Since December 2017, many compliant with the Electronic Logging Device (ELD) due to the mandate by the Federal Motor Carrier Safety Administration (FMCSA) underwent many questions and concerns. Thus, a specific violation of the compliance of ELDs may lead to out-of-service sanctions for fleets, drivers, and even owners.
In the out-of-service criteria handbook of 2017 issued by the Commercial Vehicle Safety Alliance, it detailed the following myths that everyone should woo away from when using the ELD:
Myth #1: ELDs Cost Way Too Much
ELDs cost around $500 per vehicle and subscription fee is at around $30 per month. A lot of drivers and commercial fleets now know that they could have a savings of an average $700 a year just by finally sidestepping the old logbook system.
Myth #2: Vehicles With ELDs Are Harder To Drive
Other new fleets and drivers usually thought that vehicles with installed ELD would be harder to drive. They believe that having ELD in their truck would mean distraction that can cause danger the same with how texting while driving can affect.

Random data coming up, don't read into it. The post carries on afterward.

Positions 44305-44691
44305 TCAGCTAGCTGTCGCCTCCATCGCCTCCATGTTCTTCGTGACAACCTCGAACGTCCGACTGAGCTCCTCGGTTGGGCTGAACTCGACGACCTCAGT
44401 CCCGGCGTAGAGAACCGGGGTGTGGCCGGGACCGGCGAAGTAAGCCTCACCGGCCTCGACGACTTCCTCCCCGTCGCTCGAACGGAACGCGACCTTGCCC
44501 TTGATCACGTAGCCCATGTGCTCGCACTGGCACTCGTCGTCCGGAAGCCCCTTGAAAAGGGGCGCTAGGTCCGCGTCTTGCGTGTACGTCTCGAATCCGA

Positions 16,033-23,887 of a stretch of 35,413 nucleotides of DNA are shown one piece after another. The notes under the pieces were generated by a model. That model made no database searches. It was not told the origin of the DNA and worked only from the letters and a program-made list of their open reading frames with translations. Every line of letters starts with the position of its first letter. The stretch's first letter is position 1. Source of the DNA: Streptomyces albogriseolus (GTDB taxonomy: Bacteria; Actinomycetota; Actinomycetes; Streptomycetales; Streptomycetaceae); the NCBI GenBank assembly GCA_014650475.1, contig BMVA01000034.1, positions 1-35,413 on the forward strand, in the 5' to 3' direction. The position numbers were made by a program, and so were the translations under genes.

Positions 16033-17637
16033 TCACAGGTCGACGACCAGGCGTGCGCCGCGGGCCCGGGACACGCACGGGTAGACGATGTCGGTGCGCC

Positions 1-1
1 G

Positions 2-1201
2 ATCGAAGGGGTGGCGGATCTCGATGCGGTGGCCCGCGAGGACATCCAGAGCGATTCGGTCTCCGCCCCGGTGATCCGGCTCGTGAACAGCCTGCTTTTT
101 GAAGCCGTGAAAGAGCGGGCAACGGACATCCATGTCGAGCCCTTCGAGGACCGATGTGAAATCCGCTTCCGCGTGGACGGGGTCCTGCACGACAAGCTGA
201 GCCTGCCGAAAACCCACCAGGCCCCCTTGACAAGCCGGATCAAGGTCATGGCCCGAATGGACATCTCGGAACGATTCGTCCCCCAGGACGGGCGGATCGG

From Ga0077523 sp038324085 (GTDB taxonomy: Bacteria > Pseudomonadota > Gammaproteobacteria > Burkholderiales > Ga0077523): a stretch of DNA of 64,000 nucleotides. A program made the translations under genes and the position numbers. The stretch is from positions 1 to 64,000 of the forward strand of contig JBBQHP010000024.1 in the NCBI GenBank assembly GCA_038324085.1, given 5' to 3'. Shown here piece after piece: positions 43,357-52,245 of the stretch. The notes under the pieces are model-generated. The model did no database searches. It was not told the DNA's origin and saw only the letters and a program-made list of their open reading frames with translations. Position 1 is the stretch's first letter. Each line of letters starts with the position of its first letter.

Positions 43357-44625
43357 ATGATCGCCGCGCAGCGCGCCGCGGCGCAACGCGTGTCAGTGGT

ELD requires the driver to log-in if they are on-duty or off-duty. Drivers cannot manipulate the ELD to tell they are off-duty, but in fact, it is the other way around. The ELD can automatically know if the driver is on the road and there is not the way to change its status while driving as the device is connected directly to the vehicle’s engine.
Myth #3: ELDs Send Reports Directly To The Federal Government
Drivers who have come to know the use of ELDs are on the verge of paranoia thinking that their Hours of Service (HOS) will be directly sent to the government. Much to this, they fear that their violations will be automatically mean dismissal from their jobs.
The ELD’s primary function is to record the hours the driver work in the day. It diminishes the hassle of logging manually in the logbook and calculating the rendered time by hand. It will also be easier for the Department of Transportation (DOT) to audit the hours and other documents the company provide.
These myths about ELD should be straightened once and for all. The use of such device is advantageous for both the driver and the operator, as well as the government agency who shall see the process and the paperwork required for audit.